UPDATE-UPDATE: I know what you’re thinking. The equation is crap! Here’s how you can help me fix it!
Everything you need to know to calculate the true size of the gadgets you carry. There are way more factors than you may have considered. I invite you to calculate yours, and post in the comments. Use standard metric system for all measurements. As for Planck’s Apple Constant (based on his original work on Planck’s Constant), everyone knows that’s a physical constant used to describe the size of the smallest iPod available used in the pricing of running arm bands and quantum mechanics.
Systemic Harris has helped us better define the Full Gadget Ratio, with an equation that has now been reflected in the above image. Here’s his breakdown:
On the FGR of Mobile Devices:
Clearly, FGR should be a measure of how bulky/inconvenient the object is, amortized over how useful it is. So:
FGR, the base term at first glance should be affine in S,A,B, as these all contribute more or less additively to bulkiness. T is an issue, though for now we can add it in as well. I see lots of people use S*T or some such, which is clearly not right, though my S+T isn’t much better. Really, the question is whether S is a volume, or the bulkiest dimension, or maybe, it’s the largest face divided by the opposite direction (screen size divided by thickness, say). The question is whether S should be a measure of useful dimensions vs. non-useful dimension, like the latter, or a general matter of how bulky something is to carry around, so a simple volume, or the bulkiest dimension. The interaction w/ T then plays into that. Not sure the best way to handle it. The most accurate would be to break S into the three dimensions and apply T directly, recomputing the volume, but that will complicate the device enormously. So for now we leave it linear.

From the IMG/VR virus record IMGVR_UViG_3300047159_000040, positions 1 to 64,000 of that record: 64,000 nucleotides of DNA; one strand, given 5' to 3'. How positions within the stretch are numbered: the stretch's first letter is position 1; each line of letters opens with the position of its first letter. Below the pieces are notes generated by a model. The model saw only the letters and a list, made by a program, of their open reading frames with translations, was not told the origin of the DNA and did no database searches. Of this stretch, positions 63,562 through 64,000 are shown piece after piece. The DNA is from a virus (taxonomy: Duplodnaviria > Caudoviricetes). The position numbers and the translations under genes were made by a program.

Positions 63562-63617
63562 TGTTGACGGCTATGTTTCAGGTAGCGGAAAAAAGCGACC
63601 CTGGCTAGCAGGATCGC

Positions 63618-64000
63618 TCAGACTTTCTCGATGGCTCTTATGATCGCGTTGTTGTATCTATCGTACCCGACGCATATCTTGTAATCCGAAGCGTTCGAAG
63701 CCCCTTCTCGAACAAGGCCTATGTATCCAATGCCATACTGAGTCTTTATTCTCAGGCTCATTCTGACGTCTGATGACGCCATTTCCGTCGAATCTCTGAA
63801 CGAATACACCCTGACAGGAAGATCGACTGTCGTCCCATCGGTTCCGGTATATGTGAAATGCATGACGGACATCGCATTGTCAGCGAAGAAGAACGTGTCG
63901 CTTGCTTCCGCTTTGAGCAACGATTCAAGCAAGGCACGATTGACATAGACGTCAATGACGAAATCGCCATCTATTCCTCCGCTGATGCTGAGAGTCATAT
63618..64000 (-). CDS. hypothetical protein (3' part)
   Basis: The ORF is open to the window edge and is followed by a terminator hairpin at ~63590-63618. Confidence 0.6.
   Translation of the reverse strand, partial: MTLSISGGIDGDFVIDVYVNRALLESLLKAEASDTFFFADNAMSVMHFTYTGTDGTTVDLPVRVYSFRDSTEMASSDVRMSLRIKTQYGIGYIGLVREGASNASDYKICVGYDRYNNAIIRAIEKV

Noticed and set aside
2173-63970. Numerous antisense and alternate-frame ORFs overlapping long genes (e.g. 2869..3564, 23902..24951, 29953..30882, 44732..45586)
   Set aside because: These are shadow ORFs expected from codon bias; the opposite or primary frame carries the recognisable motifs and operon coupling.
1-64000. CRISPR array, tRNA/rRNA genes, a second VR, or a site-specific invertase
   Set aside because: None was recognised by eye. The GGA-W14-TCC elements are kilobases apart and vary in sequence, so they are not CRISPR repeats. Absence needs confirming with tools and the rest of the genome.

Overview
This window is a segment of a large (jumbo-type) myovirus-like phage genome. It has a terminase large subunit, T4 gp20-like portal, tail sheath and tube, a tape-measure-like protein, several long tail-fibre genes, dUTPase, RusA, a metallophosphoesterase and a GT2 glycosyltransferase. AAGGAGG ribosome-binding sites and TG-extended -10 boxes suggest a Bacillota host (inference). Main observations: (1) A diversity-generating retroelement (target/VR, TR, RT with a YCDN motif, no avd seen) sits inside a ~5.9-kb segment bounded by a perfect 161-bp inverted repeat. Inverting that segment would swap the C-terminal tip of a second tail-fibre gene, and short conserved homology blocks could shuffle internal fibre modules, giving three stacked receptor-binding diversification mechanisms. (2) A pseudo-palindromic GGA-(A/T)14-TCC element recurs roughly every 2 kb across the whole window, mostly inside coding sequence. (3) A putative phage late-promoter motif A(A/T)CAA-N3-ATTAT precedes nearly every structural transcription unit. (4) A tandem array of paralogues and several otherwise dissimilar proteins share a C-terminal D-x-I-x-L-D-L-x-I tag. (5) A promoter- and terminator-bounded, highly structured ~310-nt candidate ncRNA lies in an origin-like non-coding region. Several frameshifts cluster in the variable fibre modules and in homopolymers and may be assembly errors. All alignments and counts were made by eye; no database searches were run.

If a device is twice as useful, it’s clearly functionally half as bulky, so divide by U.
Higher H makes it more useful, but how? On the one hand, H should essentially contribute to higher U, as you can’t use it if the battery is dead, so will use it more. But only past a point, as if it can do, say, 24 or 48 hours w/out recharge, it’s not an inconvenience to recharge every so often. So replacing 1/U by (1 + 1/H)/U is good for bulkiness, as low H decreases effective usefulness a lot, but past a point high H is diminishing returns.
Additionally, though, H plays off against A, as the longer it lasts w/out power the less you need to carry the power adapter around. So perhaps replace the A term by A/H, that is, the bulk of the adaptors is reduced by you maybe not needing to carry them around. Really this should be a threshold effect of some kind, though, where either you are carrying the adaptors around or you aren’t, so maybe multiply A by an appropriate shifted Heaviside function of H. Still, the linear approximation is ok for now. And of course, that you rolled chargers & adapters into the same category muddles the issue.
The worry factor increases bulkiness, presumably linearly. But, if newer versions are out, you don’t mind it breaking as much because you want to buy the new one. So there should be a W/N factor in there (where obviously we must count N as the number of generations at least as new as this one, to avoid division by 0). Again, though once it is old enough you don’t worry at all, but this shouldn’t go to 0, so it should be (1+ W/N).
And the constant should definitely be used as a multiplier, to get the units (whatever they are) to come out right.
FGR = (S + T + A/H + B) * (1+1/H)/U * (1 + W/N) * h, or reordered to look a little nicer
FGR = h(1+W/N)(1+1/H)(S+T+A/H+B)/U
This is why I outsource the really mathy stuff. It’s just easier that way.
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